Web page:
Pros: If you’re looking for a trusted brand name in snowshoes that has a good warranty and customer service, you could do much worse. If you get out on the trail one or two times a year, these durable snowshoes offer an affordable option for top-shelf quality.
Cons: When it comes to Northern Lites, there are few “cons” to consider. If I had anything to say about this model, is that the recreational Quicksilver 30’s are only rated over 175 lbs. If you’re a heavy person, or you’re carrying a pack in addition to your natural body weight, you may need something rated for more weight in deep snow.
Pictured Above: MSR – Revo Explore snowshoes
If you’re concerned about uneven terrain and even getting up the side of a mountain, you might check out the MSR Revo series snowshoes. For under $225, you can get these highly maneuverable, aggressive looking snowshoes with effective crampons.
One of the problems with traditional snowshoes is that they don’t transition well for crossing ice patches. One ends up slipping and sliding a bit. But that’s not the case with the MSR Revo Explore snowshoes. You have crampon surface that runs almost the entire length of the snowshoe, which means you’ll get superior traction on ice with these puppies.
You can chose from two sizes: 22” and 25”. Right off the bat, I would go with the 25” model to extend my buoyance in deep snow. While you’re at it you might purchase the tail extender for an extra 5” of length, (pictured below). You can add these to your kit for under $60.00 if you buy them from Amazon.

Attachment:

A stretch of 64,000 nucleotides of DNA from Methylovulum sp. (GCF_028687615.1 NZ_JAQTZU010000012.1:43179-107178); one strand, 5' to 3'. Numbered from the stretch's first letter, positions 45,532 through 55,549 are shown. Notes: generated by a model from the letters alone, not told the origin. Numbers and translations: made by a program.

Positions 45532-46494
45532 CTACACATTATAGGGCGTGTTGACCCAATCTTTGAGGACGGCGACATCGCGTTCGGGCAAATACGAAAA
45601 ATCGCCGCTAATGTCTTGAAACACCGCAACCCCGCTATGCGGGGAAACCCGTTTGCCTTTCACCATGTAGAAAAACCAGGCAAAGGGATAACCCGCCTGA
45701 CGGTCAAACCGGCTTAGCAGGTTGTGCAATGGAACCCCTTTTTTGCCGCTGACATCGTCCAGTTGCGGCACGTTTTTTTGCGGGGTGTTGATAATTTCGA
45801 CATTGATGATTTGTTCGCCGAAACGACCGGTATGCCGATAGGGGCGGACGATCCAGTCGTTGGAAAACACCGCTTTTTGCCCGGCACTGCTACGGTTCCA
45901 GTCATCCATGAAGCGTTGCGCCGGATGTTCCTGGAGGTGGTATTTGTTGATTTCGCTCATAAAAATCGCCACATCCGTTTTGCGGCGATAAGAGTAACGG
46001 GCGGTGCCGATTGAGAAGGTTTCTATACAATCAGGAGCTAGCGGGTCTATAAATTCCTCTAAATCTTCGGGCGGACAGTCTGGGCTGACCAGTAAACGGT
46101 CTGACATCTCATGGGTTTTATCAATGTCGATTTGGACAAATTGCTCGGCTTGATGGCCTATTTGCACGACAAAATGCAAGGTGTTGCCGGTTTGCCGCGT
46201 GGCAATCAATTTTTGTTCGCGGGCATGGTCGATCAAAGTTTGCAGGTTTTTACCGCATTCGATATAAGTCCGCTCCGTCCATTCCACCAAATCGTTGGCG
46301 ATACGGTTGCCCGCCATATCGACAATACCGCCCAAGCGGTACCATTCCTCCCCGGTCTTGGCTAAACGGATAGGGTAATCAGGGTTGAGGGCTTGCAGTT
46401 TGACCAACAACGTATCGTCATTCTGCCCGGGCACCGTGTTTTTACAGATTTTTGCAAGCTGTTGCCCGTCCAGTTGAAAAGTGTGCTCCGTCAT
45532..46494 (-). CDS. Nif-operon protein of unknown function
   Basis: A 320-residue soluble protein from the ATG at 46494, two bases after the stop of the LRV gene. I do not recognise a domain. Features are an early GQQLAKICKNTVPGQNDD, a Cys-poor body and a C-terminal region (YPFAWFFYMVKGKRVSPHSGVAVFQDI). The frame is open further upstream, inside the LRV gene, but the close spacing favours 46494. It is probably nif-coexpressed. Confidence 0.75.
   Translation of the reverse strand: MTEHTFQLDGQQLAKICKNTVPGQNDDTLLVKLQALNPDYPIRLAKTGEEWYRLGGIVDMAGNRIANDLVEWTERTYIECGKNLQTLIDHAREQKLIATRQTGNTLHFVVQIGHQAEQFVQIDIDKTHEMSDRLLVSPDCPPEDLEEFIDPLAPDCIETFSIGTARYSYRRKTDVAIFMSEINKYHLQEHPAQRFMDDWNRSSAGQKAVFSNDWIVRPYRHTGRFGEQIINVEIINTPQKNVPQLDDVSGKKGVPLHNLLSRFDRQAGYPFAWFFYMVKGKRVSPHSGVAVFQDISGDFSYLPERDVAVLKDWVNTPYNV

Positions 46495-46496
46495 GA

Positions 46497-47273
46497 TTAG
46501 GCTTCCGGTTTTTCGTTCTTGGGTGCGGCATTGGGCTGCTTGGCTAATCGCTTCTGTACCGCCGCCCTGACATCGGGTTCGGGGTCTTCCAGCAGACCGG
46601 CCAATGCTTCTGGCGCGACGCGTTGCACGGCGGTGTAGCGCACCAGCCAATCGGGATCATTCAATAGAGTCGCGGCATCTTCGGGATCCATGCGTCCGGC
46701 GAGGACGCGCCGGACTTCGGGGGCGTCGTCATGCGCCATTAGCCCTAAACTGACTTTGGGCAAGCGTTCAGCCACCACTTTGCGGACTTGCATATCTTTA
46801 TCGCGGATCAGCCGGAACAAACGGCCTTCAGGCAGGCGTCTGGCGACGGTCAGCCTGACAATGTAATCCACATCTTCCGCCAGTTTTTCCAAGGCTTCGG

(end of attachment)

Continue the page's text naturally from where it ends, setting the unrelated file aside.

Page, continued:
Pictured above: MSR Revo Tails
Pros: If you’re going up and down rough terrain, over ice covered ponds and lakes, and need a high degree of maneuverability, these snowshoes wouldn’t be a bad pick. I like that extendable snowshoe tails are available, so that if you need them shorter, you can take the tails off and if you’re heading into deep snow you can snap the extensions on. It’s no wonder MSR has supplied snowshoes to the U.S. military’s mountain division.
Cons: The one thing that I wish MSR would do is include the tail extensions with the snowshoes one does not have to spend extra money to get a full 30” length out of the product. At under $225.00 these are still a great value, but adding another $50.00 on to the bottom line makes them a little pricey at that point.
MSR still makes a durable product and you’ll get a lot of use out of these snowshoes should you pick this model.
Bigfoot brand out of Canada makes one of the most affordable, but still durable snowshoe series. The Adventure series has everything from 15” snowshoes for kids up to 36” snowshoes for large stature adults. The 34” model weighs in at 6.2 lbs. and is 9” by 34” in length. While there are lighter brands on the market, these aren’t exactly heavy. Their decking stays pliable down to -40 F, which means it will resist breaking and cracking. What’s nice about the large snowshoes is that they’re rated for folks ranging from 250 lbs. to 350 lbs. This means that even if you’re a guy that weighs in at 225 lbs., you can still get away with carrying a pack for your winter adventure and you you’ll stay on top of the powder.